Anthony Lyons paid €199k to sex assault victimThursday 10 July 2014 19.46
Businessman Anthony Lyons has paid almost €200,000 compensation under a settlement of a civil action taken by a woman he violently sexually assaulted, the Court of Criminal Appeal has heard.
Lyons, 53, from Griffith Avenue in Dublin, had denied attacking and sexually assaulting a then 27-year-old woman in the early hours of 3 October 2010.
The Director of Public Prosecutions is appealing the six-year sentence, with five and half years suspended, on grounds that it was unduly lenient.
The three-judge appeal court today reserved its judgment on the appeal.
Caroline Biggs SC, for the DPP, said the victim had asked that the settlement sum reached in the civil proceedings not be disclosed in open court.
However, Mr Justice John Murray, presiding, said this was a public court and justice had to be administered in public.
While he could understand the views of the complainant, the DPP had a responsibility to the public, the judge said.
He then outlined that the sum involved was €199,500 and it was confirmed to the court that sum was inclusive of legal costs.
It is unclear if the €199,500 sum was made separately to €75,000 ordered by the Circuit Criminal Court.
The judge said the fact of the compensation was a relevant matter that had now been proven and could only be proved in open court.
This was one of the matters the court would take into account when considering its judgment.
In November 2013, a differently constituted Court of Criminal Appeal had ruled the sentence imposed was "unduly lenient" but reserved the reasons for its judgment and later reserved its decision on what sentence should be imposed in its place.
However, due to the illness of one of the appeal court judges, Mr Justice Michael Hanna, the court has had to be reconstituted and the appeal re-heard.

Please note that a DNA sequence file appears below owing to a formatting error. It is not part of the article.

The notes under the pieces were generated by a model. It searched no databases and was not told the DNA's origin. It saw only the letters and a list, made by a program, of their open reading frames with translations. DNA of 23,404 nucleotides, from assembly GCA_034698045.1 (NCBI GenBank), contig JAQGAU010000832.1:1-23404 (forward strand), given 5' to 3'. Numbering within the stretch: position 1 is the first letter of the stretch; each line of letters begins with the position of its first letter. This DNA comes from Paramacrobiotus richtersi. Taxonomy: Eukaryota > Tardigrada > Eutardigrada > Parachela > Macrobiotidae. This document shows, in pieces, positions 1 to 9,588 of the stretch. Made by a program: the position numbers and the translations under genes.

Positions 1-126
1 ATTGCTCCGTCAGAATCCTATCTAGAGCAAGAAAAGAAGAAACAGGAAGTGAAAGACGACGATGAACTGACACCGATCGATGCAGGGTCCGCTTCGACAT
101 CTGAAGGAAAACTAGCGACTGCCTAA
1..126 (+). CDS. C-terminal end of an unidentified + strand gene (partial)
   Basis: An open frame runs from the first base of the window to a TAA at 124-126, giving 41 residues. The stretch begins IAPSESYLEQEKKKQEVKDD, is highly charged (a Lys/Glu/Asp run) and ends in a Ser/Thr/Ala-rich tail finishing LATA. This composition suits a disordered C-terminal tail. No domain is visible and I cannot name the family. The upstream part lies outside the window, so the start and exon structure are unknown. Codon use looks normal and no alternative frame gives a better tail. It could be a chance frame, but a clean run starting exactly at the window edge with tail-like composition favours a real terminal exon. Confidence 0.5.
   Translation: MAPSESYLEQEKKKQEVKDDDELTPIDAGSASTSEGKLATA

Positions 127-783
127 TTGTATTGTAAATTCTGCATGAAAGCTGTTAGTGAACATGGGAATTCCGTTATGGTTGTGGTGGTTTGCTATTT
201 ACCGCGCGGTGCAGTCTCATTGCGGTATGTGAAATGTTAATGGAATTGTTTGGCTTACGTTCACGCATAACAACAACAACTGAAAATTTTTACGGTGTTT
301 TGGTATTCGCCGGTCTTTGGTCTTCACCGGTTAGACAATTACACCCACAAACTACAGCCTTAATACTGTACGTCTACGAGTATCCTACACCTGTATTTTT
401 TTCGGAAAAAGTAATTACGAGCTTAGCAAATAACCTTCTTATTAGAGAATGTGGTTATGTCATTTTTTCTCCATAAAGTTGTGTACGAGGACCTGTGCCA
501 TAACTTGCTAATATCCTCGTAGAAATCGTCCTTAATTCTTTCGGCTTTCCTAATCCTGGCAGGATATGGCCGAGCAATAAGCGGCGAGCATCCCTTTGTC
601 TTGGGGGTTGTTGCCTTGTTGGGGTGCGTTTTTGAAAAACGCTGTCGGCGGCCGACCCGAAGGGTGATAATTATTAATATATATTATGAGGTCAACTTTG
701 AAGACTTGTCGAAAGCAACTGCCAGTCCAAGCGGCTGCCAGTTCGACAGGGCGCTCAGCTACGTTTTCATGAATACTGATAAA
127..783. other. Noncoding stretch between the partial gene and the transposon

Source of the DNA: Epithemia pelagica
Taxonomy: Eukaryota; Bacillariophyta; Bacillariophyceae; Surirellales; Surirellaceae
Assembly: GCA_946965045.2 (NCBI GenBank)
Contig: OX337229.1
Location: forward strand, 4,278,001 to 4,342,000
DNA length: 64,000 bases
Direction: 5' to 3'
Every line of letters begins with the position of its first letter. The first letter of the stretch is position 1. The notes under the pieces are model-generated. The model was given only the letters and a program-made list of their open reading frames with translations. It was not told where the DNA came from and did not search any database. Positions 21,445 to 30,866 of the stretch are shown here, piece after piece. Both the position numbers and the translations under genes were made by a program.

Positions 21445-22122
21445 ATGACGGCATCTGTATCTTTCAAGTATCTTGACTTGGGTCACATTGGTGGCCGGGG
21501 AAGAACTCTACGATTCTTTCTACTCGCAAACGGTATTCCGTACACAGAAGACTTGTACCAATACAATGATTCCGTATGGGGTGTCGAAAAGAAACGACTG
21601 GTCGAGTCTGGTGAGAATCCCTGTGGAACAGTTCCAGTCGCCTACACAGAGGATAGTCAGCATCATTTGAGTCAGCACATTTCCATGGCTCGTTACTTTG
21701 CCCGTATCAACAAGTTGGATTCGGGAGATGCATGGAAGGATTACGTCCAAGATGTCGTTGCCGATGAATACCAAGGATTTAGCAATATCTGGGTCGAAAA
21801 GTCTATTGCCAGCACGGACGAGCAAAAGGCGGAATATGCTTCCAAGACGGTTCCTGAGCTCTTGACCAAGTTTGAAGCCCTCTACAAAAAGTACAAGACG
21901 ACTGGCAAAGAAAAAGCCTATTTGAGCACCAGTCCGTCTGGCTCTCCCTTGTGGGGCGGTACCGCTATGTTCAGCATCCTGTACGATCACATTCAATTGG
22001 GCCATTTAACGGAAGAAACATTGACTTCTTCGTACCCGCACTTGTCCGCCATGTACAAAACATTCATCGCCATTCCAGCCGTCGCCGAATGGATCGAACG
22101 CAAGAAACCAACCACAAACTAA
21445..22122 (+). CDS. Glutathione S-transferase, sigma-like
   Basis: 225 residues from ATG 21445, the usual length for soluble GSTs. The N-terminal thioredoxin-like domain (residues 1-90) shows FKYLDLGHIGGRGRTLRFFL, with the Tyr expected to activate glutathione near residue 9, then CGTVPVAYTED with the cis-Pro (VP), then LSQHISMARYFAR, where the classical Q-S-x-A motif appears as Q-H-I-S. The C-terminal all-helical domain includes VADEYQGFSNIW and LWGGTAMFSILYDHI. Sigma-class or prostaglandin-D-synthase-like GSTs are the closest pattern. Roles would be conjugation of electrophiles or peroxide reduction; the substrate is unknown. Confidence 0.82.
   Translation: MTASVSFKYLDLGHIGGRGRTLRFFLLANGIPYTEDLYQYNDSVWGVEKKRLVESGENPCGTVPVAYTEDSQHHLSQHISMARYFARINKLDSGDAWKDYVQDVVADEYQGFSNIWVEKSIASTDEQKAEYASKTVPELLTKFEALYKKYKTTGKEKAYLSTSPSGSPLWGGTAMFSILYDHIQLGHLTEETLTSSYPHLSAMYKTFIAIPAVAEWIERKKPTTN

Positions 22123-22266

In submissions during that re-hearing last May, Ms Biggs for the DPP argued the sentence imposed on Lyons was "unduly lenient".
Although the sentencing judge referred to the long-lasting effect of the attack on the victim and her family and its psychological effects as set out in the victim impact report, he did not give practical effect to these matters, she argued.
The sentence should reflect the gravity of the offence, the effect on the victim and society as a whole and a need not only for specific but general deterrence.
Two factors - compensation and the issue of remorse - were given inappropriate consideration, she said.
Patrick Gageby SC, for Lyons, said the matter was not disposed of just by compensation but a very substantial period of suspended sentence was also imposed.
This offence was a unique piece of criminal activity in his 51st year by a man of previously good character, counsel added.
While not arguing character trumps jail or the gravity of an offence, there were also a number of unique characteristics such as the absence of previous convictions and a "completely blameless" life involving charity work and other aspects.
The trial court heard the victim was walking home after a family night out when she was approached from behind by Lyons who "rugby-tackled" her to the ground on a dark stretch of road.
The court was told Lyons attempted to take the victim's mobile phone - with which she had earlier struck him on the head - and attempted to stop her calling out by putting his hand over her mouth and around her neck.
The victim said she was groped and digitally penetrated during the attack until a passer-by came to her aid, causing Lyons to flee.
Gardaí were immediately alerted and Lyons was arrested nearby.
He initially denied the offence but several months later gave a statement to gardaí admitting the attack but claiming he was overcome with an "irresistible urge" brought on by cholesterol medication he had started taking the day before.
He was released from prison in December 2012.